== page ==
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Software Architect

Choose Frameworks that play well with others

Book: 97 Things Every Software Architect Should Know
Publisher: O’Reilly Media
Author: Richard Monson-Haefel
97 Things Every Software Architect Should Know – 84/97

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When choosing software frameworks as a basis of your system, you must consider not only the individual quality and features of each framework, but also how well the set of frameworks that make up your system will work together, and how easy it will be to adapt them to new software you may need to add as your system evolves. This means you must choose frameworks that do not overlap and that are humble and simple and specialized.

It will be best if each framework or 3rd party library addresses a separate logical domain or concern, and does not tread into the domain or concern of another framework you need to use.

Make sure you understand how the logical domains and concerns addressed by your candidate frameworks overlap. Draw a Venn diagram if you need to. Two data models that overlap substantially in domain, or two implementations that address very similar concerns but in slightly different ways, will cause unnecessary complexity: the slight differences in conceptualization or representation must be mapped or patched with kludgy glue code. Chances are you’ll end up not only with complex glue, but also with the lowest-common-denominator of the functionality or representative power of the two frameworks.

To minimize the chance that any given framework will overlap with another framework, choose frameworks that have a high utility to baggage ratio, in the context of your system requirements. Utility is the functionality or data representation that your project needs from the framework. Baggage is the framework’s sweeping, all-encompassing, I’m-in-charge view of the world. Does it insist on mixing data representation and control? Does its data model or set of packages and classes extend well beyond what your system needs? Do you have to become a fundamentalist in the framework’s religion, and limit your choices of other frameworks to those of the correct denomination? Does its excess complexity limit the kinds of things you can mix with it? If a framework comes with lots of baggage, then that it had also better be providing 75% of the functionality value in your project.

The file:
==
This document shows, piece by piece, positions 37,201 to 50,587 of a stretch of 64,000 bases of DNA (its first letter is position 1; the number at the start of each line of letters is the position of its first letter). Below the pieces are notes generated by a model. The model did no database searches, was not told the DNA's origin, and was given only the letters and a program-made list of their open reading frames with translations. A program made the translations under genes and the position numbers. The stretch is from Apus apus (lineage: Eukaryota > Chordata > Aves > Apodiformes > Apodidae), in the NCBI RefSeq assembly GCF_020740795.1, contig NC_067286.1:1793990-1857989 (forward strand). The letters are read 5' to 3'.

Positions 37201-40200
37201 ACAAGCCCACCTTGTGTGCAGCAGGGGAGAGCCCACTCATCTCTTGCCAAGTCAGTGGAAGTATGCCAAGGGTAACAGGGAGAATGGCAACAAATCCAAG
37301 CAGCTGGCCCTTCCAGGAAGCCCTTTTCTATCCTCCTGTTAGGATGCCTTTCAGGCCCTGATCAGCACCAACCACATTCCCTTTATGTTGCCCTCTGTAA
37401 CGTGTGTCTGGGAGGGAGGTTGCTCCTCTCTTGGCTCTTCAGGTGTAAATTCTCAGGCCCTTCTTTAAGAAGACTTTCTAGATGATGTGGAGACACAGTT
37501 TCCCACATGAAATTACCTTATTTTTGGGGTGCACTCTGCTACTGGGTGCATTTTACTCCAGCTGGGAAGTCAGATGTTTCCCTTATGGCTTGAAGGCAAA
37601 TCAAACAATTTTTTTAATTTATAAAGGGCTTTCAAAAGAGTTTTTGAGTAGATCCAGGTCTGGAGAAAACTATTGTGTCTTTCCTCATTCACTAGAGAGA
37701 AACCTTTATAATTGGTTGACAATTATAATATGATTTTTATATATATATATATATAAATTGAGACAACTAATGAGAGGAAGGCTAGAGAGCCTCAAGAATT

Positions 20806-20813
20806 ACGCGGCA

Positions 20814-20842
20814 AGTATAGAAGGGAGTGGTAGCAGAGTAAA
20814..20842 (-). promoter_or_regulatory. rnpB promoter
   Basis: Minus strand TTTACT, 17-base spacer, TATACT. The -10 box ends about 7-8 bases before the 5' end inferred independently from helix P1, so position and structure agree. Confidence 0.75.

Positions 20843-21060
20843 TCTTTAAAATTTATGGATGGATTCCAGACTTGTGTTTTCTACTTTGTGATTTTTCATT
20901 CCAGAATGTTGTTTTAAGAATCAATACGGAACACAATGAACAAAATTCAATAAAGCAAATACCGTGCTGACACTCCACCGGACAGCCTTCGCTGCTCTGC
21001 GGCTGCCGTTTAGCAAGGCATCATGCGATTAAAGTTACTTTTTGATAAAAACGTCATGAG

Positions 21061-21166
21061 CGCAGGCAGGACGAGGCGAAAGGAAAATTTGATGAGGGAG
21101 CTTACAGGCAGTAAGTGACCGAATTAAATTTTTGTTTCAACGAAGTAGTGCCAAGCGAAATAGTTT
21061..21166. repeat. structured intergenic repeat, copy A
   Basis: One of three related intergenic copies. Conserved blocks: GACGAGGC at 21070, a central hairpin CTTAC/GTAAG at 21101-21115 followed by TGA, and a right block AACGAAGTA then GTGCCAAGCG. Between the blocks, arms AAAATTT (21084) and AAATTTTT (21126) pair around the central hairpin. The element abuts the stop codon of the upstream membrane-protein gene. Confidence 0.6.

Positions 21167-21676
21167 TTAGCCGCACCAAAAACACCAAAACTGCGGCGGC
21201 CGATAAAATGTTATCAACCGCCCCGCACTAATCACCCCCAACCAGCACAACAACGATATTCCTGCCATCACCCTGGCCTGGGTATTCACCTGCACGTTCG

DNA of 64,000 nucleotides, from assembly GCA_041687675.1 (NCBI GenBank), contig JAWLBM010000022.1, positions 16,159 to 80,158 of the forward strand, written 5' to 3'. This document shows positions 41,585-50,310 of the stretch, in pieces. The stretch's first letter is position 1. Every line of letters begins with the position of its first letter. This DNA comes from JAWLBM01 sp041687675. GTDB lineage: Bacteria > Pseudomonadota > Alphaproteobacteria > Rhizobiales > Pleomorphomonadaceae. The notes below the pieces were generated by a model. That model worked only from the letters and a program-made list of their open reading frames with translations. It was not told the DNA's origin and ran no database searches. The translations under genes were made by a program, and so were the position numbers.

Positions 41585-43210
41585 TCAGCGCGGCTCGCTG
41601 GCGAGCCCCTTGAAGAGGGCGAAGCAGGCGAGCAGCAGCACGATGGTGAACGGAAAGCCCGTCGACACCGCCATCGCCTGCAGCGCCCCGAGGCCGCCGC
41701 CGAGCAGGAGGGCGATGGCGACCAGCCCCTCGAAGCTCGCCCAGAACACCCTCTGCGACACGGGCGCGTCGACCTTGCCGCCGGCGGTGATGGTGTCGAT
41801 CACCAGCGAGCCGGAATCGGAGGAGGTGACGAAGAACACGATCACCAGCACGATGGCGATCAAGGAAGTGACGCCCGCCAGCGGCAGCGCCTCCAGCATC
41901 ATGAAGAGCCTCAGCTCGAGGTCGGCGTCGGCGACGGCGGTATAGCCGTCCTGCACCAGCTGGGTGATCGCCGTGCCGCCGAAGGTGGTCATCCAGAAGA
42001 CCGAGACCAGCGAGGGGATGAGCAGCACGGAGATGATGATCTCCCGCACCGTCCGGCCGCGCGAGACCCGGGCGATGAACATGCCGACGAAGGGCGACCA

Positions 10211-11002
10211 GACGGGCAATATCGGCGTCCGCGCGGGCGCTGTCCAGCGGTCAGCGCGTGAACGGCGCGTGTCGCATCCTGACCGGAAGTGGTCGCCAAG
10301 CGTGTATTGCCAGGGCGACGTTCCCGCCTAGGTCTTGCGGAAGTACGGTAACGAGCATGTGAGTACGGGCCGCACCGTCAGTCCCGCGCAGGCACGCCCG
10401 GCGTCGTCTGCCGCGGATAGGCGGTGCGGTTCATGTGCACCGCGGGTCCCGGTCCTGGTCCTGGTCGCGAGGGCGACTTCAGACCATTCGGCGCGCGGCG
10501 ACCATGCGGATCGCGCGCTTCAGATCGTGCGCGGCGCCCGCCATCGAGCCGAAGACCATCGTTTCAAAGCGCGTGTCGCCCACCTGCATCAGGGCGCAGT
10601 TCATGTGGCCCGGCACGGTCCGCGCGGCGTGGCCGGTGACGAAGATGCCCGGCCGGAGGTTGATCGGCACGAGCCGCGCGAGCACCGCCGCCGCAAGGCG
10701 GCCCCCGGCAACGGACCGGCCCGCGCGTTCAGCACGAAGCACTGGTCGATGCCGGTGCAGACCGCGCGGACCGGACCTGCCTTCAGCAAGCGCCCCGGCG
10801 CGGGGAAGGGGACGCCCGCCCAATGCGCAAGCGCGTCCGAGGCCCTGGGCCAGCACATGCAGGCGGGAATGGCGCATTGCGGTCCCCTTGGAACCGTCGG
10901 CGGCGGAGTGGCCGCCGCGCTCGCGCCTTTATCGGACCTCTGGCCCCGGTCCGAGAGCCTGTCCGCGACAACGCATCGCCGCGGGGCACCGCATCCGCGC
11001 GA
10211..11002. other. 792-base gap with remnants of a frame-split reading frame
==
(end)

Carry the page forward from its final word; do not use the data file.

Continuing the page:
Your system should be comprised of mutually exclusive frameworks, each of which may be a master of its domain, but which is also simple, humble, and flexible.

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By Swatantra Kumar

Swatantra is an Open Source evangelist, a technologist and researcher. Professionally, he does software development, software architecture, server administration and project management. When he's not writing software, he enjoys building web entities and servers, reading about and working with new technologies, and trying to get his friends to make the move to open source software. He's written, co-written and published many articles in international journals, on various domains/topics including Open Source, Networks, Computer Organization, Mobile Technologies, and Business Intelligence. He made a proposal for an information management system at University level during graduation days.

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